Ah, the on-demand, commercial-free glories of Netflix — it’s my preferred medium for watching shows, now. But as much as I enjoy flicking through the virtual catalogue of titles and catching up on series I’ve missed, like Supernatural and Once Upon a Time, I’m reminded lately of two major issues that come up in binge-watching a series:
1) You become painfully aware of a show’s flaws — repetitive dialogue, overuse of plot devices, problems with production values as the popularity of the show waned and waxed . . . Even the music can get annoying when you hear the melody for ____ mood or ____ scene over and over. My apologies to my favourite shows, but the guilty parties include Chuck, OUAP, STNG, and yes, even Supernatural. If there’s anything that irritates me in writing (in any form), it’s unnecessary repetition. So what if your writing team has found a formula that works? It will only have an impact for so long, and then it will become tired and annoy the audience.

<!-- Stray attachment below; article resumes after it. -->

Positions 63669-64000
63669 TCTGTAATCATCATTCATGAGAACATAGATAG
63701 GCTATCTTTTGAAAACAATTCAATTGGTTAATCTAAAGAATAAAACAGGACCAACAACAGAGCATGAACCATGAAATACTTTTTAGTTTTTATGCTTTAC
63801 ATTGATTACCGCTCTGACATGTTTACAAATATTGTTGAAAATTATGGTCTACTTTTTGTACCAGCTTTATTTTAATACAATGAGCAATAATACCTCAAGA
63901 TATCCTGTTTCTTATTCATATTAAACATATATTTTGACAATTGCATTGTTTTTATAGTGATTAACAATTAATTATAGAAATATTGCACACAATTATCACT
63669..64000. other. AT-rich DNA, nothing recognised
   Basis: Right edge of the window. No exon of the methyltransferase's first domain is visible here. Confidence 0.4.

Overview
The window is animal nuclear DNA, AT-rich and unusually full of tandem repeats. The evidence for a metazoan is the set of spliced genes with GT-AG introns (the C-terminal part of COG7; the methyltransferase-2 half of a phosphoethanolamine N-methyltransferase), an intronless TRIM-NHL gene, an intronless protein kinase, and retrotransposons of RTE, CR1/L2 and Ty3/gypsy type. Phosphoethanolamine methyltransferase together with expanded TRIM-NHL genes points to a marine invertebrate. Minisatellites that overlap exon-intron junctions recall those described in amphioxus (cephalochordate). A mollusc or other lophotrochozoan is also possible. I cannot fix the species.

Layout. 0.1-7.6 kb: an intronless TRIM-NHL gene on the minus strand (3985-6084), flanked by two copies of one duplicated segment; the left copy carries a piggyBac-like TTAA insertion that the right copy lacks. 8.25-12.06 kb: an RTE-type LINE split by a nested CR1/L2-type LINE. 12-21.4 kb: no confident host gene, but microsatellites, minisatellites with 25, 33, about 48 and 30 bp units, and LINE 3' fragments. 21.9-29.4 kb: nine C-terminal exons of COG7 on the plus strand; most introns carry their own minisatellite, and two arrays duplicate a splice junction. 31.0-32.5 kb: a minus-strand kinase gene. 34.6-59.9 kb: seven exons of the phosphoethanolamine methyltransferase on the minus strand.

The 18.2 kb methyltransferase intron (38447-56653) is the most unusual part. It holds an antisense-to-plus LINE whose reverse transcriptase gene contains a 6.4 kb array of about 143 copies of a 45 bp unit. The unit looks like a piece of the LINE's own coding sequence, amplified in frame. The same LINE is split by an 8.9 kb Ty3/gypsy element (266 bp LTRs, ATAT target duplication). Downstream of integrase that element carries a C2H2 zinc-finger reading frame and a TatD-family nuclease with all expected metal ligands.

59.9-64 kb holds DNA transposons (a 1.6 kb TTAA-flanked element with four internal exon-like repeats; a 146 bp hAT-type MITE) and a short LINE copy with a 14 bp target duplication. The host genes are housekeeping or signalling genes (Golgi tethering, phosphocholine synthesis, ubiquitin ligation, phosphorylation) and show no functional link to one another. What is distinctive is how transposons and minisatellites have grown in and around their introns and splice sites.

2) You become obsessed with finishing all available episodes, to the detriment of other shows you might be following. This has happened over and over to me — I’m behind again on Castle, Continuum, haven’t finished Parks and Recreation or started Orphan Black, and because I need to know how the binged series wraps up (so far), I’ve been neglecting my reading, too.
You’d think that having shows on demand would enable me to practice more self-control, and it’s true that I have been able to turn it off more and more. But when the next episode is waiting, and ready to go, it’s so easy just to slide right in . . .
Maybe that should be my next cosplay: something to do with Netflix. Hmm.